Ottawa (CP) – Prime Minister Justin Trudeau’s office says his chief of staff, Katie Telford, will testify at a House of Commons committee on the issue of foreign interference in the last two Canadian elections.

The move came Tuesday as Trudeau’s office issued the mandate for special rapporteur David Johnston, giving him until May 23 to recommend whether any additional mechanisms — like a formal public inquiry — are necessary.

Johnston will have until the end of October to complete his review of foreign interference issues and make further recommendations for how the government should proceed.

Trudeau told reporters Tuesday morning that Johnston will have access to all relevant documents, including classified information.

The Liberals’ decision to drop their opposition to having Telford testify at committee made moot a vote planned for Tuesday afternoon on a Conservative motion asking the entire House of Commons to demand her appearance.

Liberal members of Parliament had been filibustering the Procedures and House Affairs committee for several weeks to prevent a similar motion that would compel Telford to appear.

The announcement on Telford’s testimony came moments after NDP Leader Jagmeet Singh said his party would back the Conservative motion if the government didn’t stop filibustering at the committee.

Singh insisted the committee is not the best placed to get to the bottom of the foreign interference problems, and he wants a public inquiry. He said the Liberals and Conservatives are too bent on scoring political points at the committee for it to do the best job.

Trudeau has not heeded the calls for an inquiry thus far, but has said he will listen if Johnston recommends one.

Trudeau appointed Johnston, a former governor general, last week amid allegations Beijing attempted to influence the results of both the 2019 and 2021 federal elections.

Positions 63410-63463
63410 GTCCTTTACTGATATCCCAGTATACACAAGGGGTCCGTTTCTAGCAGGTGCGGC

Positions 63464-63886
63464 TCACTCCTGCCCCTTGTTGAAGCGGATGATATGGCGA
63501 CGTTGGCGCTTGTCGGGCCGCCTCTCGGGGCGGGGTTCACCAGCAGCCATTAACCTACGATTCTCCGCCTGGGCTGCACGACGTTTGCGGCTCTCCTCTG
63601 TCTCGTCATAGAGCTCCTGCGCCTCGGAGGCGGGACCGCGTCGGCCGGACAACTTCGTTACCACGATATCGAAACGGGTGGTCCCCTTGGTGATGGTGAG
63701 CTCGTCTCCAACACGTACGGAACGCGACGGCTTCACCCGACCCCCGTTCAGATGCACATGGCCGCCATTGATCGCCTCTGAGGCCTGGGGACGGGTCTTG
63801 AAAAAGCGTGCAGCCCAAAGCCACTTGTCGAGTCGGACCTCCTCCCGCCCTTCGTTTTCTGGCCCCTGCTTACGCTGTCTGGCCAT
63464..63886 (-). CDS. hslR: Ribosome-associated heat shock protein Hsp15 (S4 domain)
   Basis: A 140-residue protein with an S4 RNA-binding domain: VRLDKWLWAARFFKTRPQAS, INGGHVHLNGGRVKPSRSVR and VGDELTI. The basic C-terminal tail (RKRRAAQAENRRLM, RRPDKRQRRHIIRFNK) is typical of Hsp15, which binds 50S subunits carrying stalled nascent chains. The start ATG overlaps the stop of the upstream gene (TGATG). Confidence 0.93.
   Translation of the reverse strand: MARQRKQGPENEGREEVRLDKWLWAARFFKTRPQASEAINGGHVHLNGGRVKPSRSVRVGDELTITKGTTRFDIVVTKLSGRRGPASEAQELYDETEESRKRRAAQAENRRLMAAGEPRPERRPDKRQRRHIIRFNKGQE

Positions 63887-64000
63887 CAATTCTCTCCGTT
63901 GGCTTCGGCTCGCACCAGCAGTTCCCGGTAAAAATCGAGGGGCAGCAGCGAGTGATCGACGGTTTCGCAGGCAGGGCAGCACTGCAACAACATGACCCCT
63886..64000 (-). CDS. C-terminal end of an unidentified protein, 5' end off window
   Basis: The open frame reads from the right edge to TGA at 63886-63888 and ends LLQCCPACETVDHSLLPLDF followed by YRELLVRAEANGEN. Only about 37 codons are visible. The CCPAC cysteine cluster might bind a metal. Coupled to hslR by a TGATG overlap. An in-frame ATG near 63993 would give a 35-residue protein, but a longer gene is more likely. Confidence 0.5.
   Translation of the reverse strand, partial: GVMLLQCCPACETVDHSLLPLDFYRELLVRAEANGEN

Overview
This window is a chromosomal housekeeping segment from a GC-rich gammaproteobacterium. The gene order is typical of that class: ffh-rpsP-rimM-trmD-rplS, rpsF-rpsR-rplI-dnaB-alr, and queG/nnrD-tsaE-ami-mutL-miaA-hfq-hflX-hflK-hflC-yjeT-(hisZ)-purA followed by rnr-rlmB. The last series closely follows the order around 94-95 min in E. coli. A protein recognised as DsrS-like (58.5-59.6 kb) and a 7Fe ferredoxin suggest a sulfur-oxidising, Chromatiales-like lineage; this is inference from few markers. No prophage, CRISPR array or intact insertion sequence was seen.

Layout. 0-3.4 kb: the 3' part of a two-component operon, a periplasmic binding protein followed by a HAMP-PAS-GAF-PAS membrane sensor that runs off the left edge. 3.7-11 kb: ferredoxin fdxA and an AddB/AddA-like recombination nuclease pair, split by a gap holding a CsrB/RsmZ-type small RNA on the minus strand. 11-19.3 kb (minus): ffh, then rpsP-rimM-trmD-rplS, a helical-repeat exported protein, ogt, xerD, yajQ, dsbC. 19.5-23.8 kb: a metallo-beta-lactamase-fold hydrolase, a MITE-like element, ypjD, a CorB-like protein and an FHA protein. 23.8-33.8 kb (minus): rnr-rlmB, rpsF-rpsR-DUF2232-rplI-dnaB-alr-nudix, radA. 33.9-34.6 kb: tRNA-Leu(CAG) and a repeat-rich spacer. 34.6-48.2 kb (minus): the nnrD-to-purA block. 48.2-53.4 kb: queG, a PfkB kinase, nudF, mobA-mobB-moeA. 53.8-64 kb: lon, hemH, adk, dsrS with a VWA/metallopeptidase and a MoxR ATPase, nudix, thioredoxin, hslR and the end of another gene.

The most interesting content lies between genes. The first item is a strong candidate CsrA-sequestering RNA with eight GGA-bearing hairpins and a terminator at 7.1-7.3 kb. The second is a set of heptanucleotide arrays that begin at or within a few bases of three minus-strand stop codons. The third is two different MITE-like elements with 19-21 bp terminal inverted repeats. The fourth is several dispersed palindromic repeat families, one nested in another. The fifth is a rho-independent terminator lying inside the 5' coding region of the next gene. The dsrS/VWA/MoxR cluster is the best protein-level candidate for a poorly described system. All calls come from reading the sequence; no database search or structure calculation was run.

The government and opposition parties have said those attempts did not compromise the validity of the elections, a contention backed up by the head of the Canadian Security Intelligence Service.

But opposition parties have been demanding the government produce more information about what Beijing tried to do, what Trudeau knew about it and what he did about it. They want a full public inquiry but Trudeau instead appointed Johnston to look into the issue and make recommendations.

He has said if Johnston recommends an inquiry he will abide by that.

Trudeau said earlier Monday he wanted the issue of foreign interference to be treated with the seriousness it deserves and accused Conservative Leader Pierre Poilievre of turning the matter into a “political circus.”

The Liberals left the door open on Monday to making the vote on the Telford motion a confidence matter, but Trudeau shut that door firmly Tuesday morning.

“No, it’s not going to be a confidence motion,” he said, prior to the Liberal cabinet meeting.

“Obviously, it goes to how important the issue of foreign interference is, and I’m actually pleased to contrast the approach that we’ve taken.”

He said the process the Liberals are following “is an expert process that will dig into this in a nonpartisan way.”

This report by The Canadian Press was first published March 21, 2023.

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Food inflation in Canada shows signs of easing, but grocery prices to remain high

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A woman shops for produce in Vancouver, on Wednesday, July 20, 2022. Food inflation appears to be easing in Canada but experts say consumers shouldn’t expect lower prices at the grocery store. THE CANADIAN PRESS/Darryl Dyck

Food inflation appears to be easing in Canada, but experts say shoppers shouldn’t expect lower prices at the grocery store.

Statistics Canada says the cost of groceries in February rose 10.6 per cent compared with a year before, down from an 11.4 per cent year-over-year increase in January.

Yet a falling food inflation rate doesn’t mean the price of food is coming down.

Instead, it means prices are rising less quickly, signalling the worst of the era of grocery price hikes could be behind us.

Sylvain Charlebois, director of the Agri-Food Analytics Lab at Dalhousie University, says the food inflation rate is expected to continue to cool throughout the spring and into summer.

But he says Canadians may still experience sticker shock at the grocery store as some food prices are still significantly higher than a year ago.

This report by The Canadian Press was first published March 21, 2023.